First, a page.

Indisputably, the highlights of the Action Plan for the Realization of the Work Style Reform prepared by the government of Japan at the end of March 2017 are the introduction of the limit on overtime work with penal regulations and improvements in the working conditions of non-regular workers such as by providing equal pay for equal work. Yet, it is worth noting that "telework," which is a flexible work style that doesn't require a fixed place of work, is covered as one of the measures to promote flexible work styles.
Telework is a general term for work from home, work using mobile devices, and work at satellite offices. In my book titled Reform of the Japanese Employment System for Revitalizing Workers and the Economy, the importance of disseminating new work styles by making full use of information and communications technology (ICT) including telework while standardizing job-based employees whose duties are limited and dual income families was emphasized as part of the work style reform that revitalizes individual staff and the economy and thereby increases labor participation and productivity.
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Then, what are the specific advantages of telework? Looking at the questionnaire survey conducted with employees engaged in telework by the Japan Institute for Labour Policy and Training, about 17% of the respondents answered that telework reduces the burden of commuting, and about 5% to 8% answered that it increases time for childcare, nursing care, or household affairs; this is not a large number (see Figure).
However, more than 50% of the respondents answered that telework increases work productivity and efficiency; this implies that improved productivity is also very important from the employees' viewpoints. Needless to say, attention should be paid to the fact that about 40% of the respondents answered that they were facing difficulty in drawing lines between work and non-work affairs, while about 20% of the respondents are aware of disadvantages such that telework is likely to result in long working hours.
In Europe and the United States, more than a few interdisciplinary studies have been accumulated with respect to the impact of telework since the 1980s. A paper written by University of Texas at Austin Associate Professor Diane Bailey et al. investigated the existing studies through the beginning of the 2000s and introduced the fact that, while the decline in the commuting costs is not the primary motive for telework, many studies have confirmed that telework has the effect of improving productivity.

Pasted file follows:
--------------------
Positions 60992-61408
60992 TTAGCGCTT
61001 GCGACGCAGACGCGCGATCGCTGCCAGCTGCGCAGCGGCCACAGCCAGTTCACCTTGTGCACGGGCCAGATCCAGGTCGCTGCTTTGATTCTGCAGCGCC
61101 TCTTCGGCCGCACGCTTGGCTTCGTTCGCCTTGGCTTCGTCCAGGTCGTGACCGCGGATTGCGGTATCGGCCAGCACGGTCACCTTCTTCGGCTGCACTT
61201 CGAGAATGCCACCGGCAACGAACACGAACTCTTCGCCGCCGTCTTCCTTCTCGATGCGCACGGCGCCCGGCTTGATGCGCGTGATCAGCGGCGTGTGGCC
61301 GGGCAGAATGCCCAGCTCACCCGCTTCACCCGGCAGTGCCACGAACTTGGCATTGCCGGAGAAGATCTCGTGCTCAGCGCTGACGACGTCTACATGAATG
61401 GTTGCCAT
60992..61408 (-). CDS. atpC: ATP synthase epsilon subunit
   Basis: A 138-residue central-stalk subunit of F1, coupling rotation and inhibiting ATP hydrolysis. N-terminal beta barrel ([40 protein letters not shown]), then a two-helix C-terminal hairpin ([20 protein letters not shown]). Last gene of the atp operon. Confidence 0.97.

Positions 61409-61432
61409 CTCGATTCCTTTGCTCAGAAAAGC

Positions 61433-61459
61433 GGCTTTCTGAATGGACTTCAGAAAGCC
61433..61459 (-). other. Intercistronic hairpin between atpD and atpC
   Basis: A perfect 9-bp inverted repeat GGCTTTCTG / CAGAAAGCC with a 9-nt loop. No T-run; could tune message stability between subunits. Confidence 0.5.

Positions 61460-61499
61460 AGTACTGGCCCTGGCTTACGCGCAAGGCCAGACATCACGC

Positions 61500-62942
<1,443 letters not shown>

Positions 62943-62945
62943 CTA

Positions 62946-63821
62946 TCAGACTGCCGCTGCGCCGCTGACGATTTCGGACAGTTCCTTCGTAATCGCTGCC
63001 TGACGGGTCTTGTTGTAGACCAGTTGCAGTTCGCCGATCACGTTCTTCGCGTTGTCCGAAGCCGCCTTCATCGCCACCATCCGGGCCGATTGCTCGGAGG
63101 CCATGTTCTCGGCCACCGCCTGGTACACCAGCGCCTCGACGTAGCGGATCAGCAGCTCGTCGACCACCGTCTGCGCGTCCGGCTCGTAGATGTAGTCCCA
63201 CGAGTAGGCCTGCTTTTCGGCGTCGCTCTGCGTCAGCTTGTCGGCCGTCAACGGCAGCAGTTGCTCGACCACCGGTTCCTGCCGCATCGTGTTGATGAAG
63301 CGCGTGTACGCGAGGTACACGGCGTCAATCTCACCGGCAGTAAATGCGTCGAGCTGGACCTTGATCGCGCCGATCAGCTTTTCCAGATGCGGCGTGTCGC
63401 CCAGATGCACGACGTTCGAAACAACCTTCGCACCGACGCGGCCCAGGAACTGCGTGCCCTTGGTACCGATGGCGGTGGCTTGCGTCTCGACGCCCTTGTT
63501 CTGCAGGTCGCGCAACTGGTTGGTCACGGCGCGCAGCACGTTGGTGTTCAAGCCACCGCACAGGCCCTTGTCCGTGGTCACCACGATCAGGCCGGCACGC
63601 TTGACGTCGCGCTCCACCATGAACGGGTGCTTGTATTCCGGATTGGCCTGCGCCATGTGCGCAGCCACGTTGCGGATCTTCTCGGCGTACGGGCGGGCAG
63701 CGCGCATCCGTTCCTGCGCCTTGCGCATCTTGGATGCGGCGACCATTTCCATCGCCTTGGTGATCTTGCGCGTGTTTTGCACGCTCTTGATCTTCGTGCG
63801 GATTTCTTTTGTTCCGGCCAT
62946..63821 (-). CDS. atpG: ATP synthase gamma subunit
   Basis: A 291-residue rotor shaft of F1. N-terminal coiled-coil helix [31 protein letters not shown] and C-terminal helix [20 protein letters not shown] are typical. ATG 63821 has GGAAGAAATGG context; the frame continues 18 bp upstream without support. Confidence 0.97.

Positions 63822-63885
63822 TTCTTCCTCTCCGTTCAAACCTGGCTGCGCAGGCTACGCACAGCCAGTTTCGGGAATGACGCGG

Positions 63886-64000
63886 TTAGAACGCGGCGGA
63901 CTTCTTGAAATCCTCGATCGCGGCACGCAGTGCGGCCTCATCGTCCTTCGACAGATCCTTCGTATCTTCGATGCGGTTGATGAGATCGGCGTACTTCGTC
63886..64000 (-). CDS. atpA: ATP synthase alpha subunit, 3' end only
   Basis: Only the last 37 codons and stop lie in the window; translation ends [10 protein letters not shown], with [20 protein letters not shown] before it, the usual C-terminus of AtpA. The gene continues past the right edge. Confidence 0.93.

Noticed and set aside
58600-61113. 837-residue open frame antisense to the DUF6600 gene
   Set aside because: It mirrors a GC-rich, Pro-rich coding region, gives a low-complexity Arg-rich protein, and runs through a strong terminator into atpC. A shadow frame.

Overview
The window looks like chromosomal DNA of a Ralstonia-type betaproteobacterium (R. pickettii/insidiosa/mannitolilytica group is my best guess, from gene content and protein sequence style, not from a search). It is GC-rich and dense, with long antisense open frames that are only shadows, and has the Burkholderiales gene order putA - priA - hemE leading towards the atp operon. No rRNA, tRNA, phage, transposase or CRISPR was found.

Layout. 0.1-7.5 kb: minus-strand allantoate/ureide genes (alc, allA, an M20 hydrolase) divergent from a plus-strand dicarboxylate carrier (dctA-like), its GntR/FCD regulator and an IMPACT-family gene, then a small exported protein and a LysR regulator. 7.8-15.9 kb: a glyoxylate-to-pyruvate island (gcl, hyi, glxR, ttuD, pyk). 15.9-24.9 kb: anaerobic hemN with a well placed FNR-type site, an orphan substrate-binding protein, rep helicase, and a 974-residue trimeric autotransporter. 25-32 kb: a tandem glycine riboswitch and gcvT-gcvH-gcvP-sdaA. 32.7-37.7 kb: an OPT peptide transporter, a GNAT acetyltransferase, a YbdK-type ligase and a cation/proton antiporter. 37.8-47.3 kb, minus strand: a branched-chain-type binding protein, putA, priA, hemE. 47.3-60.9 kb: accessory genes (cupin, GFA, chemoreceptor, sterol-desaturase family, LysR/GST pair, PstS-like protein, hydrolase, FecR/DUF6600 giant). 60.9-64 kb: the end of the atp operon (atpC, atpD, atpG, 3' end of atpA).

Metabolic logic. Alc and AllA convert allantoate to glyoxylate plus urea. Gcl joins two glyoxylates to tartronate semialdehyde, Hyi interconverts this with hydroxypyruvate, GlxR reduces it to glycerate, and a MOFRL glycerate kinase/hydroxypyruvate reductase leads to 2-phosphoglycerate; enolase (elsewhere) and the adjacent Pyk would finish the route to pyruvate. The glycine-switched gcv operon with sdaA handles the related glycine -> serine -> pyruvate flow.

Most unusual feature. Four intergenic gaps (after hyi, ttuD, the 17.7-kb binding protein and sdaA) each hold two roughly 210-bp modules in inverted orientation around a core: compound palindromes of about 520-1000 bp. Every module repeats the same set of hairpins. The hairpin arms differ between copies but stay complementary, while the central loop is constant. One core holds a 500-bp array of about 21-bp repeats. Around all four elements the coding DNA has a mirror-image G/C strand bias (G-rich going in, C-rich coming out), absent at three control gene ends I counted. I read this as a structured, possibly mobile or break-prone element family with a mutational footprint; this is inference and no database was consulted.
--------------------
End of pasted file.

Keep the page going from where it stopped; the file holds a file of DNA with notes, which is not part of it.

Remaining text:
Yet, it has been pointed out that studies on improved productivity are based on self-reporting by teleworkers who may be biased to claim that telework is successful. Moreover, the paper introduced an investigation example wherein 67% of the teleworkers reported increased productivity, but among them, 40% reported that they worked too much, and thus the improved productivity may have been overstated by increased working hours. Based on these findings, it was argued that analysis based on self-reported data fails to provide convincing support for empirical results of improved productivity.
Against this backdrop, in recent years, some empirical analyses have overcome the above mentioned problems. For example, Stanford University Professor Nicholas Bloom et al. used an experiment at Ctrip, a Chinese travel agency, wherein the call center employees were randomly assigned either to work from home or in the office for nine months and showed that a 13% performance increase was seen in the employees working from home, as a result of assessing productivity (number of phone calls) in a quantitative manner.
It was further shown that among such increase, 4% was attributed to a quieter and more convenient working environment while 9% was attributed to increased working hours due to fewer breaks and sick days, and thus, apparent improvement in productivity includes increased working hours.